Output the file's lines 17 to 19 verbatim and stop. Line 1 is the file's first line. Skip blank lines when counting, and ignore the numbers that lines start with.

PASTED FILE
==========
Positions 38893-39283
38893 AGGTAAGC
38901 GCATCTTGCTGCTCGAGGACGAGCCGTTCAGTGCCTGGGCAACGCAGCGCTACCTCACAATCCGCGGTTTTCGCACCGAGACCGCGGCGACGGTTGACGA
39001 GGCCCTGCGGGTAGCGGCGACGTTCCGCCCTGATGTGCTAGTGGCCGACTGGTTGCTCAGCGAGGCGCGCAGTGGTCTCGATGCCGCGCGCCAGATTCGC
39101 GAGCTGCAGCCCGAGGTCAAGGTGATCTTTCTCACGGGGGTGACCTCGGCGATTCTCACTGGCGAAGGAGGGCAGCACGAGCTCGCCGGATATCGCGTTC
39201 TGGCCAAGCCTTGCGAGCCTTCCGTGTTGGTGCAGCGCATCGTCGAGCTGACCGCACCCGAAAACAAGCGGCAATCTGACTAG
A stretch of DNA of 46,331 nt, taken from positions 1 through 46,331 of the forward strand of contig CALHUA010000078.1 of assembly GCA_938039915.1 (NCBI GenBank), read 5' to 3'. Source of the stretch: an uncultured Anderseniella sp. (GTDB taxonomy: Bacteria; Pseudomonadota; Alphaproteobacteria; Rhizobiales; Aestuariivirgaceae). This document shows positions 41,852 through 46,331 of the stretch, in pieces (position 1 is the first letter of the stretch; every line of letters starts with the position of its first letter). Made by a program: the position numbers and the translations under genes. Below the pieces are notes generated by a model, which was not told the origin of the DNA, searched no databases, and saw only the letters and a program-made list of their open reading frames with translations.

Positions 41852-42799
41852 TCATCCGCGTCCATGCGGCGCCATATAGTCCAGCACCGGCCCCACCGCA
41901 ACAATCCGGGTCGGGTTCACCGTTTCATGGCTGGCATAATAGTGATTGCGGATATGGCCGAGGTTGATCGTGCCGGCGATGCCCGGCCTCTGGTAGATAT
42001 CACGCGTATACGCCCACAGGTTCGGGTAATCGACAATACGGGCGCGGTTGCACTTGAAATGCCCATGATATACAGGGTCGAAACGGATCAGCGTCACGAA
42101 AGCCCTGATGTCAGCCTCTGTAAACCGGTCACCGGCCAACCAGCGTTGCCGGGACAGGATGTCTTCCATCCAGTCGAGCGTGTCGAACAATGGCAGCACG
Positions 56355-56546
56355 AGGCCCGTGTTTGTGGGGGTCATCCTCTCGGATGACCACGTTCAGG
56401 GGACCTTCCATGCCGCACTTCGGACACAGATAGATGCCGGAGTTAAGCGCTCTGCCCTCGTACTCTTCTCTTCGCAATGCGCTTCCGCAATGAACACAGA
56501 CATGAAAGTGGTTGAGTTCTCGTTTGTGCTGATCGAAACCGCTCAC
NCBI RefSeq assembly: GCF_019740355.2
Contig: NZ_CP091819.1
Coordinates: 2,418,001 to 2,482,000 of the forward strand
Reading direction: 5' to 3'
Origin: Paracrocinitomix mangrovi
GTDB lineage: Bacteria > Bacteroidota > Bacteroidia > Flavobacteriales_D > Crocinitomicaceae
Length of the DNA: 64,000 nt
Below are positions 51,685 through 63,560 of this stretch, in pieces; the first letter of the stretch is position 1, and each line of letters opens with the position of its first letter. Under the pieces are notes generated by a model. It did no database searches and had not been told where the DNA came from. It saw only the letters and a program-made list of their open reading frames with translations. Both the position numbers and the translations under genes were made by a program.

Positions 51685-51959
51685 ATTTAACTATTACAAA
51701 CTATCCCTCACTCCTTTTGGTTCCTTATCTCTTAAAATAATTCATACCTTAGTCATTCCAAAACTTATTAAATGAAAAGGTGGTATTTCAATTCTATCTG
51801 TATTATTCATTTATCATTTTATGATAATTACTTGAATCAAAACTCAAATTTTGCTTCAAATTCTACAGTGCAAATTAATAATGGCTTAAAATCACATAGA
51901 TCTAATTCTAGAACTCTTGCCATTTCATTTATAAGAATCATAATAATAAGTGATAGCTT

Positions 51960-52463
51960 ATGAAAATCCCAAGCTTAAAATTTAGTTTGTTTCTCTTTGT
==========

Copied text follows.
NCBI RefSeq assembly: GCF_019740355.2
Contig: NZ_CP091819.1
Coordinates: 2,418,001 to 2,482,000 of the forward strand